BRIGHTON – Leicester City manager Brendan Rodgers says the team’s poor results this season are down to him as he deflected blame from his players following the 5-2 Premier League loss at Brighton & Hove Albion on Sunday.

The Foxes defended poorly and gave up possession too easily in another demoralising defeat that left them with a single point from their opening six games having lost their last five matches in a row, their worst start to a season since 1983-84.

Next up is a home match against Aston Villa, who have just three points more in 17th place.

“You can only work hard,” Rodgers told BBC Sport. “We need to pick the players up for another home game next week, which will be a big opportunity for us. If we can sustain the game for longer and not make mistakes, we can build towards getting a result.”

At the Amex Stadium, Kelechi Iheanacho put Leicester in front and Patson Daka drew them level at 2-2 before half-time. But an own goal from defender Luke Thomas and strikes from Moises Caicedo, Leandro Trossard and two by Alexis Mac Allister, one from the penalty spot and the other a superb free kick, sealed victory for the home side.

“The best team won and that’s the reality of it,” Rodgers told Sky Sports. “We got off to a great start to the game, but made mistakes to allow them back into it.

“With the ball, we gave it away so cheaply. A team in confidence can see it through, but the guys are suffering with that at the moment.”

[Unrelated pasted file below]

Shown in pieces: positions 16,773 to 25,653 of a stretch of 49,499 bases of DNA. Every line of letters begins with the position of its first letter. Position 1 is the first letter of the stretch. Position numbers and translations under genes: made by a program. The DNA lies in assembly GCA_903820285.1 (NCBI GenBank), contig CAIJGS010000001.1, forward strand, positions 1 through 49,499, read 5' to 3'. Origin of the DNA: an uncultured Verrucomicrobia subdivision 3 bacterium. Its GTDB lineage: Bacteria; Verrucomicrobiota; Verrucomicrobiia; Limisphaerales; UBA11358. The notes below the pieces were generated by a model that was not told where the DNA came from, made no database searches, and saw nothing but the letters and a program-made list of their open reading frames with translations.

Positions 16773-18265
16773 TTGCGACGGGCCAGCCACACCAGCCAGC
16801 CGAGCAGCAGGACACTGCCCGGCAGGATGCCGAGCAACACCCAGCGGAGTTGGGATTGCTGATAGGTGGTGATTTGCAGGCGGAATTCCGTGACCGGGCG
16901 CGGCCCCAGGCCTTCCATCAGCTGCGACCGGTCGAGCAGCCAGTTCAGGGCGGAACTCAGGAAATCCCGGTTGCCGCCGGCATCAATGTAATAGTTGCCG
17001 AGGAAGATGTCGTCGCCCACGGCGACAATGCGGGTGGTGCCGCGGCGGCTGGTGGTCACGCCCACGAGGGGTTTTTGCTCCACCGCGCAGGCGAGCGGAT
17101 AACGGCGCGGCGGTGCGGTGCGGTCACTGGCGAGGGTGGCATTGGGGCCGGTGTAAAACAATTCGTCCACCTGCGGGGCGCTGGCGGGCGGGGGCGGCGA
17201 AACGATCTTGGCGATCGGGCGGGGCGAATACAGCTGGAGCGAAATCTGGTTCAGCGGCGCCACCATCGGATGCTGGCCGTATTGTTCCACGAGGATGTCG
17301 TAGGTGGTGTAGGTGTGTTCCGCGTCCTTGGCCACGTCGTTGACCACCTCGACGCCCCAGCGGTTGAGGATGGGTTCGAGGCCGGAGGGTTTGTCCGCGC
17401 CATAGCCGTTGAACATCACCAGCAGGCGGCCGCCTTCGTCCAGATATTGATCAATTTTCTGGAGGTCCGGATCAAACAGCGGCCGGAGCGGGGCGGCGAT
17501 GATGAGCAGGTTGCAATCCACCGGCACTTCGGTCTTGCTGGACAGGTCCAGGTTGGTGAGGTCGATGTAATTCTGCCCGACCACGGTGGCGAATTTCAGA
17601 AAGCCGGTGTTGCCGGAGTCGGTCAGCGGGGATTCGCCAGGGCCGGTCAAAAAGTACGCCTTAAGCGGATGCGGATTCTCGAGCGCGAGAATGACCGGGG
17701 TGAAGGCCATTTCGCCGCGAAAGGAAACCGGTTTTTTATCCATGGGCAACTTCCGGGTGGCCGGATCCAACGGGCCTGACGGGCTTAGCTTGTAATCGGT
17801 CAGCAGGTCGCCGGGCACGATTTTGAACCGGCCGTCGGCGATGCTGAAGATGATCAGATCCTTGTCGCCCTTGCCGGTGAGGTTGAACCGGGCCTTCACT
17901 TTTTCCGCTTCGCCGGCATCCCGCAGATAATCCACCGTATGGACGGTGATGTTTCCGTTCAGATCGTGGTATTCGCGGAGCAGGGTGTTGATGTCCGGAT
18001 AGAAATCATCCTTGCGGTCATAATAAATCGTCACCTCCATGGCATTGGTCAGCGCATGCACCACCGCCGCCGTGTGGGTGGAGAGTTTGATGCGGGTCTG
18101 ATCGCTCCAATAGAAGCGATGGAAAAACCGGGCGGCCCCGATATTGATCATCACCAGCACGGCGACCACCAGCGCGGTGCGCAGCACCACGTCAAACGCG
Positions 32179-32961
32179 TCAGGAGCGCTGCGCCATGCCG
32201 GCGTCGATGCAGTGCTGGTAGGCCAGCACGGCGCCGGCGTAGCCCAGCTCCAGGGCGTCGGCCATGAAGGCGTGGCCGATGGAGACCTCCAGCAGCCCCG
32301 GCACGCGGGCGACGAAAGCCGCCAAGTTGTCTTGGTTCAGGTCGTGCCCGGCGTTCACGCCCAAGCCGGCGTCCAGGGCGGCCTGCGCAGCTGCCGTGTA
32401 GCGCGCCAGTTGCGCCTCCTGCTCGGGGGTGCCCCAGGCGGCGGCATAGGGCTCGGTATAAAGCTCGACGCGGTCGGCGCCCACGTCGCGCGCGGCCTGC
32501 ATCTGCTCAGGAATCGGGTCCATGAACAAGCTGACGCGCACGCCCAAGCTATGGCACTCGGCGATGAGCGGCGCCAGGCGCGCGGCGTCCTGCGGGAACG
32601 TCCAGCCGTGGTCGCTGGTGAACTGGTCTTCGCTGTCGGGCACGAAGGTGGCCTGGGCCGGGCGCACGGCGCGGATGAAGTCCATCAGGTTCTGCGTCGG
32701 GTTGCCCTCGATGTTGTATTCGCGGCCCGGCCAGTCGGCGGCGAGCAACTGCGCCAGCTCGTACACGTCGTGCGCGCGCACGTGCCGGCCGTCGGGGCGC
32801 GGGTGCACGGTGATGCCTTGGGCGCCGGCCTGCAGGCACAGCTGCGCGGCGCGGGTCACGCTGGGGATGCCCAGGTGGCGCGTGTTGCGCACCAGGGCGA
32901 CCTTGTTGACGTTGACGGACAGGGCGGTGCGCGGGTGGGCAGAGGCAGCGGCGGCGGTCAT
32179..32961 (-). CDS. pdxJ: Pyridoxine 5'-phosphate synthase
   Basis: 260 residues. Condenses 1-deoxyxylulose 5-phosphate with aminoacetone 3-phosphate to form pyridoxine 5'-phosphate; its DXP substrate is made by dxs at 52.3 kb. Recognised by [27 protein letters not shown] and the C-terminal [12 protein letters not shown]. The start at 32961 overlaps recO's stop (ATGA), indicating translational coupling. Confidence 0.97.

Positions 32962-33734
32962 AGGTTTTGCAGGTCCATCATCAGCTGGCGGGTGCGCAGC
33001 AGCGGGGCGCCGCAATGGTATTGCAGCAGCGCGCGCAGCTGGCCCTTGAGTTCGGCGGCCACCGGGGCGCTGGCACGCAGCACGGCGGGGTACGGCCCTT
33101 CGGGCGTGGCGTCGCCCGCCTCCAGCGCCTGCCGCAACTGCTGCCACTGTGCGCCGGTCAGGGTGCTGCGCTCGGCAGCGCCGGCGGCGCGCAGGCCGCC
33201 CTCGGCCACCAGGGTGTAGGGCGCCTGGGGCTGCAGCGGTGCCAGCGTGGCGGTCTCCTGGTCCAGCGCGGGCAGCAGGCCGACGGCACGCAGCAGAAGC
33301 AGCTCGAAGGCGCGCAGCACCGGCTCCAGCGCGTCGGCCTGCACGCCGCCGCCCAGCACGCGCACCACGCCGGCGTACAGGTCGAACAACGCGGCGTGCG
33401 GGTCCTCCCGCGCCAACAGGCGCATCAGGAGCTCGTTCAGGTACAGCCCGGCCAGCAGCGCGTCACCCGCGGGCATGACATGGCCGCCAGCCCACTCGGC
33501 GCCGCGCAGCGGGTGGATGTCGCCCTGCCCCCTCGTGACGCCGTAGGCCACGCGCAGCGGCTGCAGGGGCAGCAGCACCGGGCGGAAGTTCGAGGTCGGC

The defeat will put Rodgers’ position in the spotlight and he accepted blame for their plight.

“My focus is on the football and trying to give the players the confidence and structure to our game to get back to winning,” he said to BBC Sport. “We will arrive with a new energy, focus and hopefully confidence into the game next week.

“You put the hard yards in now and work, not shirk responsibility. The results are down to me, I am the manager, and we need to go away and work even harder and get that first win.”

Leicester could not retain the ball at Brighton, which Rodgers admits was not a one-off.

“It has been a problem for a while,” he said. “The simplicity goes out of your game if you lack confidence and you stay on the ball longer than you should. At the moment it is not quite happening for us.

“In spells we look dangerous, but we don’t conserve the ball long enough to sustain any period of the game.” REUTERS

Last modified: September 5, 2022